Interview: Indigenous Communities on Climate Change
Kathryn Walkiewicz, Assistant Professor of English Literature and citizen of the Cherokee Nation, received her Ph.D. in English from the University of Illinois Urbana-Champaign and her MA in English from the University of New Mexico. Her research and teaching interests include Native American and Indigenous studies, early U.S. literature and culture, and more. In this interview, she discusses the effects of climate change on Indigenous communities and how literature and the arts can work to combat it.
Art by Sophia Hidalgo
In our Indigenous Literature class you mentioned living near the Cherokee Nation; could you speak about the effects of climate change you may have seen in Indigenous communities you’ve been in?
One of the concerning things that has been prominently visible is the impact of fracking where I’m from in Oklahoma. They really started to actively frack twenty years or so, with a long-standing oil and natural gas industry already present. Since fracking, the number of earthquakes has exponentially increased. There have also been significant impacts of chicken farming on the land as well. Someone who could speak even better on this than me would be Rebecca Nagel on her podcast “This Land” which is about the McGirt v. Oklahoma Supreme Court decision that affirmed reservation land. Additionally, in New Mexico, because of the impacts of uranium mining and the atomic experiments, cancer rates have gone up in the area, as well as other health issues. What I’m always just reminded of, as protectors of the land, Indigenous communities know how to tend to the land and remain in good relation with it.
Growing up in communities that are white-dominated prevents Indigenous narratives to take the forefront. What’s been done to make these stories more known?
Social media has amplified some of the Indigenous organizing that’s been happening. In class we talked a little about how the NoDAPL, Mauna Kea, and Wet'suwet'en protests gained a following. There’s a way social media has allowed a greater access to these stories. One of the violences of colonization is to affirm the absence and minimize those stories because it doesn’t benefit colonialism. It’s really interesting to see how social media has disrupted that.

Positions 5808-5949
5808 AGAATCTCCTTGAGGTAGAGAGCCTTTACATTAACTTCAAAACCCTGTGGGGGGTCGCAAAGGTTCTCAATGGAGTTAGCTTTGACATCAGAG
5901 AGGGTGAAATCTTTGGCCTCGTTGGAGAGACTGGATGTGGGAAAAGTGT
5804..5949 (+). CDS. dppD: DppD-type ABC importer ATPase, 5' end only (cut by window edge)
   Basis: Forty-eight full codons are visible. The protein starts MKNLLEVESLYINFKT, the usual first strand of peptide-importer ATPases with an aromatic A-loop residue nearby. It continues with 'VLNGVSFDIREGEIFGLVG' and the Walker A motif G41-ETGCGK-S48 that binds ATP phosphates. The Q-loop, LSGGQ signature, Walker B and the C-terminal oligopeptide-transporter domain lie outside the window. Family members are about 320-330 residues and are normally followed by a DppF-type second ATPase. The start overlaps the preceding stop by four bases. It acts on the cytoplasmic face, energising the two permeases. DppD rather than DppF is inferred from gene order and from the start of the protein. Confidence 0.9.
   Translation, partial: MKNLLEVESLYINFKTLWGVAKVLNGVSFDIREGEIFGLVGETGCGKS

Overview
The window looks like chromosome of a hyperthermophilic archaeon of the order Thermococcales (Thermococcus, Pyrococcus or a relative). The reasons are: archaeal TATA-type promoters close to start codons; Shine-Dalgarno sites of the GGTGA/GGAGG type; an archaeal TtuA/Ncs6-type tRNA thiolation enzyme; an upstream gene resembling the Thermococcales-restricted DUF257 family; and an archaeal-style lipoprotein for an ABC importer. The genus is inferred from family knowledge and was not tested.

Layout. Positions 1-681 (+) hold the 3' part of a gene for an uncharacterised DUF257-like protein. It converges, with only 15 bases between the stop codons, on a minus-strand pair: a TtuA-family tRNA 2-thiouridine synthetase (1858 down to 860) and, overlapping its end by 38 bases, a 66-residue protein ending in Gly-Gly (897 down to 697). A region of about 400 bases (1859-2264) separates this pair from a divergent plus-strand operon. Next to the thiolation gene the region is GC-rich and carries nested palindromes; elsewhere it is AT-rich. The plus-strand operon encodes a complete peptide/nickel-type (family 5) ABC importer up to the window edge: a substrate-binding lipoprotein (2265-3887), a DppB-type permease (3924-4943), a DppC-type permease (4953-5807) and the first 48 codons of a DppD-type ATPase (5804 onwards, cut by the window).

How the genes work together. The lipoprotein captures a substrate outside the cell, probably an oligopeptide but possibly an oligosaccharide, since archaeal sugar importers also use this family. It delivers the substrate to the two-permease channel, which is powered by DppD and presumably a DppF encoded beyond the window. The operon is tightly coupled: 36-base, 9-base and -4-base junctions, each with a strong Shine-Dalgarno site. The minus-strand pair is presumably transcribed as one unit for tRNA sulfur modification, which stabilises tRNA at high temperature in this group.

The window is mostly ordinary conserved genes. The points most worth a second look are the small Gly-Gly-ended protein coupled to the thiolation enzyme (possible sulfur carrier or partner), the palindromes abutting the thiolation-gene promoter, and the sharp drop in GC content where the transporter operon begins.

How has the lack of inclusion of Indigenous voices negatively impacted their communities?
If we think of the systemic devaluation of Indigenous knowledge, you’re not asking Indigenous elders and storykeepers how they have known how to be in good relation with the land. It’s not only thoughtless and hubristic, but it’s also not acknowledging valuable intellectual contributions that could be made. It’s the ongoing colonial assumption that colonizers know better, and that Indigenous people are somehow behind and “pre-science,” in a way that they need help. Seeing these Indigenous leaders go against this makes me think of the recent nomination of Deb Haaland to the Department of Interior. If you follow the types of questions she was asked, there were almost no questions about tribal relations, instead all kinds of questions about how she's going to advocate for oil and natural gas companies. You can see the power of Indigenous women and Indigenous point of views, but also the threat it poses to these capitalist, extractive policies.